I learned about the eleven P's while pledging a fraternity in college. They are, Proper Preparation Prevents Piss Poor Performance. Piss Poor Performance Promotes Pain. The eleven P's speak for themselves and have a meaning that I can apply to just about every aspect of my life. If you are prepared then you eventually will be rewarded. Preparation includes, preparing your meals each and every day in anticipation of a competition, preparing an appropriate diet plan based on your present condition, practicing posing to make certain you execute them correctly and in a manner that will allow your strong qualities shine, prepare your gym bag everyday to make sure you have all you need to hit the gym, gathering all that you will need on the day of a competition well in advance, ie. tanning lotion, oils, meals, old clothing, getting a trainer to assist you etc. Without adequate preparation, your day in the "light" could become a disaster. Trust me, I was there once and refuse to be there again.

5) Open Your Mind!!!
This is my final and most important pointer. You must always have an "OPEN MIND". You will be judged subjectively and I guarantee that you will at one point disagree with a judgment! This is not the time to be angry and quit. This is not the time to place suspicion as to why another competitor is so HUGE!! This is also not the time to be un-sportsman-like or un-sportswoman-like. This IS the time to OPEN YOUR MIND. If you must, wait a few days before formulating any opinions and then evaluate yourself thoroughly. I mean physically and mentally. If you can't find at least one criticism of yourself, you will never be happy with any judgment that does not fall in your favor. That in itself will tell you something of value. I suggest taking time to discuss your deficiencies with the judges. This is the best place to start since they just evaluated you at your peak conditioning. Next, and if possible, stick around and watch the remainder of the show and look at the competitors who beat you. This will help you formulate a baseline as what it will take to win. Next, if you PREPARED properly, ask your assistant what they think you need to improve. Ask the question in a way that an honest answer is possible. Many of your friends who came to watch may tell you afterwards that you were "robbed", "cheated", etc... They may honestly feel this way since they are not used to seeing you so conditioned. Unfortunately, they may not understand the sport well enough to realize certain important factors that made the difference between you and the next person. Because they were so amazed at your transformation, they may fail to pay enough attention to the other people in the class. You should learn from every experience, win or lose! This will make you better prepared next time you step to center stage.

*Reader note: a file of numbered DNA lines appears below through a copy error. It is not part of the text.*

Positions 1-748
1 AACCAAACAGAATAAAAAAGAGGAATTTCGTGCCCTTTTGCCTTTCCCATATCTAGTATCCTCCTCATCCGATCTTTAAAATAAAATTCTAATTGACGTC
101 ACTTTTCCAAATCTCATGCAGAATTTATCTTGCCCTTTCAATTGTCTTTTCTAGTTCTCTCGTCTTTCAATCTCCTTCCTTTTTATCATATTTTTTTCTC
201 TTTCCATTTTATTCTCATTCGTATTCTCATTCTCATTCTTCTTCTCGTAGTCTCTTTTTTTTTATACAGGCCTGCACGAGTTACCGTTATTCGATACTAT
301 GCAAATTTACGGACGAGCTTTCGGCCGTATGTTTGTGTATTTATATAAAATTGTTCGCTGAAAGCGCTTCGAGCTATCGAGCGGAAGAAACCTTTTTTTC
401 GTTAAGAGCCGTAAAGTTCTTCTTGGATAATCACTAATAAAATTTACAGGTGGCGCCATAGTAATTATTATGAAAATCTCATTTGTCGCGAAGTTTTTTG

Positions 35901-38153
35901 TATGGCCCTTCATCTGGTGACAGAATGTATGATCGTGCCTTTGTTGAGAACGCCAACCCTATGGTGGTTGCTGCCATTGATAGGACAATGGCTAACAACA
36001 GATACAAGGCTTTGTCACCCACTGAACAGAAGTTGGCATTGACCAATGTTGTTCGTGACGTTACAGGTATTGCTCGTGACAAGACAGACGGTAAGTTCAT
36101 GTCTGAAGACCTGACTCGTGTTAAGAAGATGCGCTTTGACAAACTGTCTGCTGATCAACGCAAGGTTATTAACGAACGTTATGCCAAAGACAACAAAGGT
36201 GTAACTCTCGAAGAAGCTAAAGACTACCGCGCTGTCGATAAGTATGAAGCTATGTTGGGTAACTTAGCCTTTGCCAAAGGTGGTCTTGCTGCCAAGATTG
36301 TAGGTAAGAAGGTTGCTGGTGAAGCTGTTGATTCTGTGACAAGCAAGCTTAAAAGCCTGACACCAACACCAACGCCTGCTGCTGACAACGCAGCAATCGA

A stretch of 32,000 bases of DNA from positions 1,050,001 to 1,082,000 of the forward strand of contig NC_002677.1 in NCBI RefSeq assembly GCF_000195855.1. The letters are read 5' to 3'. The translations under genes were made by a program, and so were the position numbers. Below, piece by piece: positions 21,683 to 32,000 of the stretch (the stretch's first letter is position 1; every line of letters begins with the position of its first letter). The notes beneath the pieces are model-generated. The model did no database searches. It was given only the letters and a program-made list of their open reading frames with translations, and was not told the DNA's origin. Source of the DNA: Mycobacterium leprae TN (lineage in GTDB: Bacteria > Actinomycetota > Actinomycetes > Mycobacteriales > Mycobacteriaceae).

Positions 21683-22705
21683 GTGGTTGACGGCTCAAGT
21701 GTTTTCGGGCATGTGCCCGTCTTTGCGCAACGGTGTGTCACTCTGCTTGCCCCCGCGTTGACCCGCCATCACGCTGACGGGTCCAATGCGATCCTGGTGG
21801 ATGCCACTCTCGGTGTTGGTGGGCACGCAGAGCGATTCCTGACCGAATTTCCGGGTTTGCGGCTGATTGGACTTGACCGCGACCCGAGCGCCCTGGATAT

In my next article, I will have competed in two more competitions. I honestly haven't decided what to write about yet. I will try to make it as helpful as possible. Thanks again for reading...

"Do not follow where the path may lead; go instead where there is no path and leave a trail!!" - Unknown

Delbert